© Linda Gorchels (2011)
There are two fundamentally different – through related – classifications of product management functions: upstream functions and downstream functions. Upstream functions deal with the strategies of product roadmaps and new product development efforts. This usually includes identifying critical portfolio needs, and then providing marketing leadership throughout the development process up until launch. Downstream functions deal with ongoing lifecycle management. Some medical device and diagnostic manufacturers (in particular) hire separate people for the two job categories. GE Healthcare, for example, has had upstream product managers responsible for global product strategy and launch. The downstream product managers handled the marketing and sales support necessary to manage the profitable sales of products after launch and beyond. Sometimes the downstream product managers are responsible for marketing the products in different countries. Beckman Coulter has similar split positions, but refers to them as strategic product managers and tactical product managers.
The split between upstream and downstream is not consistent across industries, either. For some companies, particularly in highly technical fields, upstream activities end before commercialization, with downstream product managers taking over at launch. And some companies shift from upstream to downstream at the start of a new product project (at the shift from R&D to development). The “best practice” for a company depends on what works best for their specific circumstances. Long development time, heavy regulatory oversight, and/or prolonged testing prior to approvals may suggest an appropriate environment for splitting the product management function into upstream and downstream. Without question, however, the vast majority of companies I deal with expect product managers to handle both upstream and downstream functions.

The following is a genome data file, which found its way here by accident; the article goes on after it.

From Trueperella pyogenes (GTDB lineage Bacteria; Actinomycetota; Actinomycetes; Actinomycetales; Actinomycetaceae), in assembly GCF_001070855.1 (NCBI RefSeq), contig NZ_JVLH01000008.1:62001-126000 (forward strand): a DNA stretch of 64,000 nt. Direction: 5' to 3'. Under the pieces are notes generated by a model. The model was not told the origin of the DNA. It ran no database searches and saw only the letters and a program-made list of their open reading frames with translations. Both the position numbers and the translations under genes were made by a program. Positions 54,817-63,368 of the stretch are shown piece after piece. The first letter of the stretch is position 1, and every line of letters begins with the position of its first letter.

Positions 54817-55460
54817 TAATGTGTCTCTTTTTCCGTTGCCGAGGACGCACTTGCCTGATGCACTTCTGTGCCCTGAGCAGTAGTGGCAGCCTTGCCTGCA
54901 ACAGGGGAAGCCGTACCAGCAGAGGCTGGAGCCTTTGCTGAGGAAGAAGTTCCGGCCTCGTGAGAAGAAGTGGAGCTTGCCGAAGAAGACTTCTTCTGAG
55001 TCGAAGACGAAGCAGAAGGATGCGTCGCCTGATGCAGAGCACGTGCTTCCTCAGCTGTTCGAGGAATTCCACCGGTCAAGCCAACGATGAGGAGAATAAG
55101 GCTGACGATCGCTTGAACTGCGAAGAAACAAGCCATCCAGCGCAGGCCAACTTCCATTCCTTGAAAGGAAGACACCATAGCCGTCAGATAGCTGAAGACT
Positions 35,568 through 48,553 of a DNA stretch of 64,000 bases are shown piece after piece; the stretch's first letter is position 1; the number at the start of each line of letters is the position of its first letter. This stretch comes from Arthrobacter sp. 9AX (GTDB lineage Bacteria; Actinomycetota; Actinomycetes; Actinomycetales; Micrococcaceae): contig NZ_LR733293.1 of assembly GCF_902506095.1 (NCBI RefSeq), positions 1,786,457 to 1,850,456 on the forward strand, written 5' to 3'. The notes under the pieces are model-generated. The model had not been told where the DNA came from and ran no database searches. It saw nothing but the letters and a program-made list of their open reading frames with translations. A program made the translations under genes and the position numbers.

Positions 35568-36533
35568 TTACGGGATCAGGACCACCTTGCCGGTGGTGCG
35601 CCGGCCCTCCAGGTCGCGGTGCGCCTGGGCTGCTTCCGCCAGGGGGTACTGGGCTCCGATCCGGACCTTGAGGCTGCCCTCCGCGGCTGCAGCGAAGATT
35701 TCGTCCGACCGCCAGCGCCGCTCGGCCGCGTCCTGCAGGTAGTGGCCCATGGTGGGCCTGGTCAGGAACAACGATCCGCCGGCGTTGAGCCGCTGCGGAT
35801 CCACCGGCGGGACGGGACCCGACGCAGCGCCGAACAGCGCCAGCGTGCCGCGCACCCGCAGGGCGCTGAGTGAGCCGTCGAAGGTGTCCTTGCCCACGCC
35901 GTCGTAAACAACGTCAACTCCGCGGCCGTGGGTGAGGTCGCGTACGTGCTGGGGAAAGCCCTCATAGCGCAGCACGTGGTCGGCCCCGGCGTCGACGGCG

Upstream product managers must think long-term. Strategic product thinking is a precursor to new-product development because it forces product managers to envision a future that does not yet exist – to lead the market and create products before customers ask for them. This requires a certain level of risk and creativity. Product managers must ask themselves: How will the customers of tomorrow be different from the customers of today? What products/services will these customers expect? What existing capabilities can we expect to use in the future and what new abilities will we need to develop? The emphasis is not on projecting the present into the future. Rather, the emphasis is on trying to understand how the future will be different from the present and the impact that will have on present planning.